Sabah Al-Ahmad Al-Jaber Al-Sabah, Emir of Kuwait, is dead

The Emir of Kuwait, Sabah Al-Ahmad Al-Jaber Al-Sabah, October 29, 2019, in Parliament.

He was known in the Middle East as the “sheikh of diplomats” or the “father of the Arabs”, a tribute to his talents as a mediator and his commitment to the unity of the Arab world. The Emir of Kuwait, Sabah Al-Ahmad Al-Jaber Al-Sabah, who presided over the destinies of the petromonarchy since 2006 and was his country’s foreign minister for four decades, died Tuesday, September 29, at the age of 91 years old. In accordance with the Constitution, his brother, Crown Prince Sheikh Nawaf Al-Ahmad Al-Sabah, has been appointed as his successor.

He was born on June 16, 1929, in Kuwait, into the Al-Sabah family, the dominant tribe in this region of the Persian Gulf since the mid-18th century.e century. His father, Ahmad Al-Jaber Al-Sabah, the local wren, governs under the tutelage of London, the protector of the emirates of the Arabian Peninsula since the end of the 19th century.e century.

The young Sabah grew up in a country in crisis, weakened by the development in Japan of pearl farming techniques, which shaken the traditional Kuwaiti pearl industry. Growth resumed at the end of the 1940s, thanks to the beginnings of oil exports, of which the emirate was the pioneer in the Gulf. The huge income from this activity, associated with the semi-liberal political regime that was put in place after the departure of the British in 1961, propelled the country to the forefront of Arab modernity.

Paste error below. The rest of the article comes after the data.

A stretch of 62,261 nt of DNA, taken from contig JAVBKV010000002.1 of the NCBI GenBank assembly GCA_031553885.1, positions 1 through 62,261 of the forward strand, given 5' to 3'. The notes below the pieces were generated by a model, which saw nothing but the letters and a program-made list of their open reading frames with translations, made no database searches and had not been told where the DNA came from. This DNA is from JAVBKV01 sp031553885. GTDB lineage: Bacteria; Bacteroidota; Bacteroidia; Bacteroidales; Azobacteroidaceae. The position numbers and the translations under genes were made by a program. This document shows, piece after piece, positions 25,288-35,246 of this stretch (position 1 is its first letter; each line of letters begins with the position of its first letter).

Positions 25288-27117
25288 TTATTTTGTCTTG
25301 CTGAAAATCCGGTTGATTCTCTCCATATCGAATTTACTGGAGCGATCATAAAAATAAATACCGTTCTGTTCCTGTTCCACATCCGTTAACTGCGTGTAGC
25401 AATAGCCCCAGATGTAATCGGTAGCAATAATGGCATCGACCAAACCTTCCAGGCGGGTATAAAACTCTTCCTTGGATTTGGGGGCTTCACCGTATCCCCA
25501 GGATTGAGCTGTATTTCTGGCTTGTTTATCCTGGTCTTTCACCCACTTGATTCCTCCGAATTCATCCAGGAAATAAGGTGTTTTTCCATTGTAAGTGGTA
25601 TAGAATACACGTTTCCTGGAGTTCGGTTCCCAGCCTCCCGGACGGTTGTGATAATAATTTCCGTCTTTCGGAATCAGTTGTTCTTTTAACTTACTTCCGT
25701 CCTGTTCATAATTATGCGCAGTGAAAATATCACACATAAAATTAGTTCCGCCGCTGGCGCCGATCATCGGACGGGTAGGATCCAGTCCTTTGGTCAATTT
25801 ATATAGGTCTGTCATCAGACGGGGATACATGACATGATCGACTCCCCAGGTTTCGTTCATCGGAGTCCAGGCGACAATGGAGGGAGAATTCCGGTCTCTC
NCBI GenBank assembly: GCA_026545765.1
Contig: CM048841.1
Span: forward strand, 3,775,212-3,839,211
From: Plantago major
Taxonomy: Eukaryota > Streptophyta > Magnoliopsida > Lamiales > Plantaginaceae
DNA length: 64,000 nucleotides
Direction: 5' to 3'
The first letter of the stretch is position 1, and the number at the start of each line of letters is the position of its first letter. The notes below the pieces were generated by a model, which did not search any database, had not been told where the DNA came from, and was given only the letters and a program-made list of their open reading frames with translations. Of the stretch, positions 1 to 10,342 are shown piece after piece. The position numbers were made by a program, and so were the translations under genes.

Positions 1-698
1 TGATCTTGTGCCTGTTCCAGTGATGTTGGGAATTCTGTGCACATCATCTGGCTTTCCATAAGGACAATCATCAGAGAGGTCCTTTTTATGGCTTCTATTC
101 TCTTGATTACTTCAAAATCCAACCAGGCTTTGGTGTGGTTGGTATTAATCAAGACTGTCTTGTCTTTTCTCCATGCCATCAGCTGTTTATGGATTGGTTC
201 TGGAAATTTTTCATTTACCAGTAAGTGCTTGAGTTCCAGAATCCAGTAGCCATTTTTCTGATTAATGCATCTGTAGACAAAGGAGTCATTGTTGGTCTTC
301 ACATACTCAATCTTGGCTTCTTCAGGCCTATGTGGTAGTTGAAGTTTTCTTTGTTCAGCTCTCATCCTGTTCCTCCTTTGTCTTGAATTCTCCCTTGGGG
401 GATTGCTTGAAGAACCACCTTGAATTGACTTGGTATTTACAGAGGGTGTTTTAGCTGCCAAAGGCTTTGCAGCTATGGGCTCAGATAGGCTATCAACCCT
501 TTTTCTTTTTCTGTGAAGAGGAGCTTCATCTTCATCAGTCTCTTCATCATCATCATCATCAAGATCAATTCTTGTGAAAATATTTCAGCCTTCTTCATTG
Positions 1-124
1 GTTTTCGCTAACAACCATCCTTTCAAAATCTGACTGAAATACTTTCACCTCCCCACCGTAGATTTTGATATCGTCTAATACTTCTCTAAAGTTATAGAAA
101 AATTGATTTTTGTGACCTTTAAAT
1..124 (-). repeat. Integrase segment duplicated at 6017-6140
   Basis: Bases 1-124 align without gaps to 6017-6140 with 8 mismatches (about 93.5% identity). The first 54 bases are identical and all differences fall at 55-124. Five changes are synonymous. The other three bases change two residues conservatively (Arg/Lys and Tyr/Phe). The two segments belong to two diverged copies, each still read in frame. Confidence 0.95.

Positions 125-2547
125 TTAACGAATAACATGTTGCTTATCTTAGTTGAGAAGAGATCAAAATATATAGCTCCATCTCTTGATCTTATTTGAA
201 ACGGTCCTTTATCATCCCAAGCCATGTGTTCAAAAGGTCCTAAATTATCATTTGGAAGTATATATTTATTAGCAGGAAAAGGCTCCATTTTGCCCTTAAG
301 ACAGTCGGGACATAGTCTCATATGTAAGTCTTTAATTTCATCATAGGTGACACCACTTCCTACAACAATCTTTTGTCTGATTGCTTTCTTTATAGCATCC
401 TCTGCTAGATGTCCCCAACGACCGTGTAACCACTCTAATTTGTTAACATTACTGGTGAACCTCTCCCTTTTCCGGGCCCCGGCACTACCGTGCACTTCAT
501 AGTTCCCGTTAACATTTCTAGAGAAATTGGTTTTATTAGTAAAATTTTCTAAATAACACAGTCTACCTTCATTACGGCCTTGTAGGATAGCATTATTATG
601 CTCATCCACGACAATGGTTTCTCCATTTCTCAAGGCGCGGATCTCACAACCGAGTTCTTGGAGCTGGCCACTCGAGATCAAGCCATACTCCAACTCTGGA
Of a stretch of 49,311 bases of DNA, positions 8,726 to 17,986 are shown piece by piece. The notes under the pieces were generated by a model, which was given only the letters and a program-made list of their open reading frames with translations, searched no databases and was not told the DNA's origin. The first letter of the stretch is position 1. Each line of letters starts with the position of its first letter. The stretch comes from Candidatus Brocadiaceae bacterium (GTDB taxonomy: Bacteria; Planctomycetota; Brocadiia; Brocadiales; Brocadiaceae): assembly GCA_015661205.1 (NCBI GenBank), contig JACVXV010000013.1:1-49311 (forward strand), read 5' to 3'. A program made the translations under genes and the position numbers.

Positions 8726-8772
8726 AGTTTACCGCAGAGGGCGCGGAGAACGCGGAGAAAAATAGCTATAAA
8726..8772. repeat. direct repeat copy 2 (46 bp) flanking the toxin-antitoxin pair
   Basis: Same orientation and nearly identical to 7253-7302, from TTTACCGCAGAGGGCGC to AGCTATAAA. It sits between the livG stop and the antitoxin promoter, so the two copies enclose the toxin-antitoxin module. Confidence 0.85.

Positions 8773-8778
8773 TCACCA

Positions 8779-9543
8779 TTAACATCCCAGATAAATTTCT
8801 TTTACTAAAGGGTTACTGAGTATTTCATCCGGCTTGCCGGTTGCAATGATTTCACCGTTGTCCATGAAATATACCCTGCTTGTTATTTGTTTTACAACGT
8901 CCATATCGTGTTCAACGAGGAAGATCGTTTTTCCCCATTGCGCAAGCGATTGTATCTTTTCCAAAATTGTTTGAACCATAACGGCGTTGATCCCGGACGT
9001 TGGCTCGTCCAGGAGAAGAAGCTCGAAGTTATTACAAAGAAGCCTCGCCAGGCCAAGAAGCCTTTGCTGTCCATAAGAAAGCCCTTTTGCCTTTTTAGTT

Ambitious diplomacy

Appointed Minister of Foreign Affairs two years later, Sabah Al-Ahmad Al-Jaber Al-Sabah will embody this golden age on the international scene. It promotes an ambitious diplomacy, not refraining from forging relations with any country, including those of the Soviet bloc, yet hated by its Gulf neighbors. He stands out for his concern to preserve the balance of the region, rushing to each crisis to offer his good offices: during the intra-Yemeni conflict of the 1960s; during the bloody events of Black September in 1970 between the Jordanian monarchy and the Palestine Liberation Organization (PLO); and during the Lebanese civil war, in the 1980s.

Within international bodies, he stands out for his ardent support for the Palestinians, the Arab cause par excellence. His prestige and his interpersonal skills helped the emirate to forge a vast coalition in response to the invasion of Kuwait by Iraqi troops in 1990. This traumatic event was followed by a phase of diplomatic withdrawal. In 2003, Sheikh Sabah was promoted to prime minister, a post with which he should have ended his career. But the poor health of the crown prince, Saad Al-Abdallah Al-Sabah, appointed emir in 2006, forced the Parliament to remove him, after only ten days on the throne.

You have 36.89% of this article to read. The rest is for subscribers only.


Please enter your comment!
Please enter your name here